November 29, 1968     -36%
  January 11, 1973     -48%
  November 28, 1980     -27%
  January 11, 1973     -48%
  November 28, 1980     -27%
  August 25, 1987     -34%
  July 16, 1990     -20%
  March 27, 2000     -49%
  October 9, 2007     -57%

You’ll notice that a big drop in the stock market happens about once every five to ten years—so somewhat frequently. And smaller fluctuations of 5% or 10% to the downside happen much more frequently than that. In fact, it’s common to see a drop like this in most years.

As far as we’ve seen, there has never been a market dip that hasn’t eventually recovered. And really, it seems like the most upward movements happen after the worst of times. While there’s no denying that seeing a big drop in the value of your investments is painful, it’s possible to learn from the bad times. It is important to understand that dips are normal, and that shouldn’t necessarily scare you from investing in the market.

Also, know thyself. Investing in good times is easy. Investing in bad times is hard. If you’re skittish or uncomfortable with market gyrations, you may want to consider having a financial advisor on hand who can help talk you through any confusion.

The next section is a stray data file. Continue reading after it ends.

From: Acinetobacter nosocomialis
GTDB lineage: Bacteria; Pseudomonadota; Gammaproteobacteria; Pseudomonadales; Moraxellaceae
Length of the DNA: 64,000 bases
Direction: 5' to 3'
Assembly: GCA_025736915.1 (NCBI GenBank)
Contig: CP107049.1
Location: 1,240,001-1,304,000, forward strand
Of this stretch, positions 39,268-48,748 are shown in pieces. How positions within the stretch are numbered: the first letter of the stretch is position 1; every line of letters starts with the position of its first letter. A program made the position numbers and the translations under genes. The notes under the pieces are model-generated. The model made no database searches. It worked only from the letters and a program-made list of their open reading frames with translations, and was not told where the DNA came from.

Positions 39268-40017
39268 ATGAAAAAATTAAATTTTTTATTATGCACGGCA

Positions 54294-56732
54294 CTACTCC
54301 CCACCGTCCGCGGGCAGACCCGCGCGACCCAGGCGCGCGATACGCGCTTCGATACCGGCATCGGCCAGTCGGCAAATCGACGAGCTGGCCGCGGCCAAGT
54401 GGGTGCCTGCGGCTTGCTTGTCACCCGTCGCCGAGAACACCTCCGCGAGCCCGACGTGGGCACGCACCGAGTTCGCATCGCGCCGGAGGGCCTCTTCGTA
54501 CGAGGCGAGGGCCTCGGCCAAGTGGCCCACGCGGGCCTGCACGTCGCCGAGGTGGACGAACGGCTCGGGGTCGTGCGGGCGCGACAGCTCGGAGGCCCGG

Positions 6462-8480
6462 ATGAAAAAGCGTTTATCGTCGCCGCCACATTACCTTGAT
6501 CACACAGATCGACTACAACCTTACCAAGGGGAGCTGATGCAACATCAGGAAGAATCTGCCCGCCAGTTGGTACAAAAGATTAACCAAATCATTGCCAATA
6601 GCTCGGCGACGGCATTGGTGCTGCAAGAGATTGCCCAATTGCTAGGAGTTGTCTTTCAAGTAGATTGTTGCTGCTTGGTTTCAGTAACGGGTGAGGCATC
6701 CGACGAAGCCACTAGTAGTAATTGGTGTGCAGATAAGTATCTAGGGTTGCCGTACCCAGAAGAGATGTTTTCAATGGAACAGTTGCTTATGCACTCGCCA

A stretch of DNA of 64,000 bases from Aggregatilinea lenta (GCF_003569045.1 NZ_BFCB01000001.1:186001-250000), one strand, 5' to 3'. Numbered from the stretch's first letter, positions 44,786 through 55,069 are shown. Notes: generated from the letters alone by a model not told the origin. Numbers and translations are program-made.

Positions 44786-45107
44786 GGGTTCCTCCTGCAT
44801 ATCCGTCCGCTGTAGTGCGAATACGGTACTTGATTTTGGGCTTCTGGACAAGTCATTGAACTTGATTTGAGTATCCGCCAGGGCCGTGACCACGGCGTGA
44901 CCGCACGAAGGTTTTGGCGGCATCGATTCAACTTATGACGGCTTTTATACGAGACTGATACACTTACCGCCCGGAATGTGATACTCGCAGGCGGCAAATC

SoFi Invest® not only helps you invest according to your goals and risk tolerance, but provides you with real, live financial advisors to answer any questions. Because keeping investors on track is so important, this is a service that SoFi provides its members for free.

Want help investing during the good times and the bad? Open an investment account with SoFi, an easy, automated way to invest, but with the assistance of real, live wealth advisors.

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The information and analysis provided through hyperlinks to third party websites, while believed to be accurate, cannot be guaranteed by SoFi. Links are provided for informational purposes and should not be viewed as an endorsement.
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How to Refinance Your Student Loans